Inmates in Virginia’s Albemarle-Charlottesville Regional Jail are allowed to do community service to work off the debt that they rack up in fines and fees on their way through the court system, Stateline reports. Under the debt-relief program, developed by the City of Charlottesville and two surrounding counties, the inmates’ debt is reduced by $7.25, the state’s minimum wage, for each hour they work. Inmates put in hours at jobs, such as clearing trash or maintaining parks, for various government agencies. The judges, prosecutors, court clerks and jail administrators who developed the program say it helps to keep people from being thrown into a spiral of debt with little or no way of paying off their fines and fees, particularly as interest on the debt mounts.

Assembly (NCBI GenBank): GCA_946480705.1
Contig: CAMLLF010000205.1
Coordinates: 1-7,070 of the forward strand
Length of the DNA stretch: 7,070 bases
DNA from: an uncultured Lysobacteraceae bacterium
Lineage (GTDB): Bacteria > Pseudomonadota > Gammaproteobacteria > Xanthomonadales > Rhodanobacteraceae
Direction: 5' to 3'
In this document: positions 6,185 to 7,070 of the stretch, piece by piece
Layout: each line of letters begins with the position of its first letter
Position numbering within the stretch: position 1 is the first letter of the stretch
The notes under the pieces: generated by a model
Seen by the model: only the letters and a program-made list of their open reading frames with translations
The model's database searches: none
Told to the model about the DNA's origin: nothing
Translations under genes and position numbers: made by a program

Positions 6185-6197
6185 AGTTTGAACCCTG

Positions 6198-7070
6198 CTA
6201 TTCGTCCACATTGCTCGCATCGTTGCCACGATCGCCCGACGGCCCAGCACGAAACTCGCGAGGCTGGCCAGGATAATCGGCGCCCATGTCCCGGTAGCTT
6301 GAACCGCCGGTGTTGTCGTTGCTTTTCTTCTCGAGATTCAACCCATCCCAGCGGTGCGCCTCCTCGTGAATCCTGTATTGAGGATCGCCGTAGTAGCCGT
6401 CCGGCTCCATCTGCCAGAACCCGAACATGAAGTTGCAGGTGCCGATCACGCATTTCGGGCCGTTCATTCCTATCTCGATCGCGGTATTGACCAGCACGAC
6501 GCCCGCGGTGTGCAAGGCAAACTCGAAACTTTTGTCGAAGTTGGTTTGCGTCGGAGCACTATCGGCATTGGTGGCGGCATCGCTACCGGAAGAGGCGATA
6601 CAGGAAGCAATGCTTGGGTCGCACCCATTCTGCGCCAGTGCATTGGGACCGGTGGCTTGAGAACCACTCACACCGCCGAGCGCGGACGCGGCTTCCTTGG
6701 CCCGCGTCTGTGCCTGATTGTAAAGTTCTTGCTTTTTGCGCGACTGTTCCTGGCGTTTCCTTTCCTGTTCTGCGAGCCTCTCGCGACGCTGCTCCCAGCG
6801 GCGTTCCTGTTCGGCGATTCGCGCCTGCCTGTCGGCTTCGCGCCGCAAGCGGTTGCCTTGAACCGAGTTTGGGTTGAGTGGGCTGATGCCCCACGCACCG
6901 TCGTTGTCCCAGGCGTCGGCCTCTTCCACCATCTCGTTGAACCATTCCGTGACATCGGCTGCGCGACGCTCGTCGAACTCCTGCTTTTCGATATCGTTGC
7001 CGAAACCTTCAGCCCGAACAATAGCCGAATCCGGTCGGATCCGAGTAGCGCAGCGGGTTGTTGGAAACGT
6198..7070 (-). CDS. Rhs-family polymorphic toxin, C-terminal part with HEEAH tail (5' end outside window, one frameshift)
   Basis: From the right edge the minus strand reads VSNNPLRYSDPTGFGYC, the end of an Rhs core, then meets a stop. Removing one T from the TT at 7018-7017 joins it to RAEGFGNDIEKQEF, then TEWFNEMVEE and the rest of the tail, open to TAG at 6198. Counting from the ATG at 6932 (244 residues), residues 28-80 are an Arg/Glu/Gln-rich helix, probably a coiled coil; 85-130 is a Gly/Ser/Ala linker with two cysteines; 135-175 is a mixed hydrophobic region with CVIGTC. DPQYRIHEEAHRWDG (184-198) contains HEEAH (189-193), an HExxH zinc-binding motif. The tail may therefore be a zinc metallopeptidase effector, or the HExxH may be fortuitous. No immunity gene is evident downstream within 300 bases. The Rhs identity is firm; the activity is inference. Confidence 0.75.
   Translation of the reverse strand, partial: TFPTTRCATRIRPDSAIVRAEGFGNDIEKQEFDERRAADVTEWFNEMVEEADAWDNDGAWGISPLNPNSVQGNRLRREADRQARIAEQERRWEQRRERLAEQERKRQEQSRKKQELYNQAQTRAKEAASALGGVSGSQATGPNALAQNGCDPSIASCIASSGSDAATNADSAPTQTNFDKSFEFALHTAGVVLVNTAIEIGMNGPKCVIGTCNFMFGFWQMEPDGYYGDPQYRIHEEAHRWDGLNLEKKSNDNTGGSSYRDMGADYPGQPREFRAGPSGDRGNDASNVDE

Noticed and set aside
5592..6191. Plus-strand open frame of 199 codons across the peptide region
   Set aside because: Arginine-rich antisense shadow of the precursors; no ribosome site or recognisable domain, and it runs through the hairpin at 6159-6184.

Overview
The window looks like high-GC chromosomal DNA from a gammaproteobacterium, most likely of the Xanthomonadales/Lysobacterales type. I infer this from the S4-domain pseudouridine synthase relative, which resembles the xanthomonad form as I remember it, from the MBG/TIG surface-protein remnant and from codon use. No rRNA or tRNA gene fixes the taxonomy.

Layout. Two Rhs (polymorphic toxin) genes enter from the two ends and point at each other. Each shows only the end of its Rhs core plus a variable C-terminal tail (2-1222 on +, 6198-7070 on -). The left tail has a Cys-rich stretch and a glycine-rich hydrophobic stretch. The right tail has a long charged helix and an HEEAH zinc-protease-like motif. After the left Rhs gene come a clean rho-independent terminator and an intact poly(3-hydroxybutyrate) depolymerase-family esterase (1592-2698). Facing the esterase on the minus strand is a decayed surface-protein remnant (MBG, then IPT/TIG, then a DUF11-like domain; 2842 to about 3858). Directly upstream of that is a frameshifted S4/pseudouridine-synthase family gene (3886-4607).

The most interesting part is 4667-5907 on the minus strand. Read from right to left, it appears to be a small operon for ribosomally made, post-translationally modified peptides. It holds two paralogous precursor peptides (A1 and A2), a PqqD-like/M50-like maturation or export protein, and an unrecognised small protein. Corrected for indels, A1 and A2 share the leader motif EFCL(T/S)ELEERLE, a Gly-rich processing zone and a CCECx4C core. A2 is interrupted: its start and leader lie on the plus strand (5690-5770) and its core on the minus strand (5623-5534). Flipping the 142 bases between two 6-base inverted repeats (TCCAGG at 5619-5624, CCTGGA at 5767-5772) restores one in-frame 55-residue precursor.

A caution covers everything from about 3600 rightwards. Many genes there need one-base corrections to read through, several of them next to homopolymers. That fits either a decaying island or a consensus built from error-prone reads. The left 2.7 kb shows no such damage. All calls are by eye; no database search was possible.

“It doesn’t take long for court fines and fees to build up on people and if you create a mountain that’s too high to climb, people give up hope,” said Charlottesville Judge Robert Downer Jr. “This [program] lets people meet their obligations and holds them accountable but it gives them a way forward.” Other states have similar programs that are aimed at helping people dig out from under court-ordered debt that the national Conference of State Court Administrators warns often cannot be paid off and can even trap people in a “modern-day version of debtors’ prison.” Georgia, New Mexico and Washington state, for example, let people work off debt with credits commensurate with the minimum-wage does. Michigan in some cases allows people to reduce their debt by meeting education requirements like getting a GED diploma. It can be challenging to start programs because courts in many states are largely dependent on the money from fines and fees to finance their operation.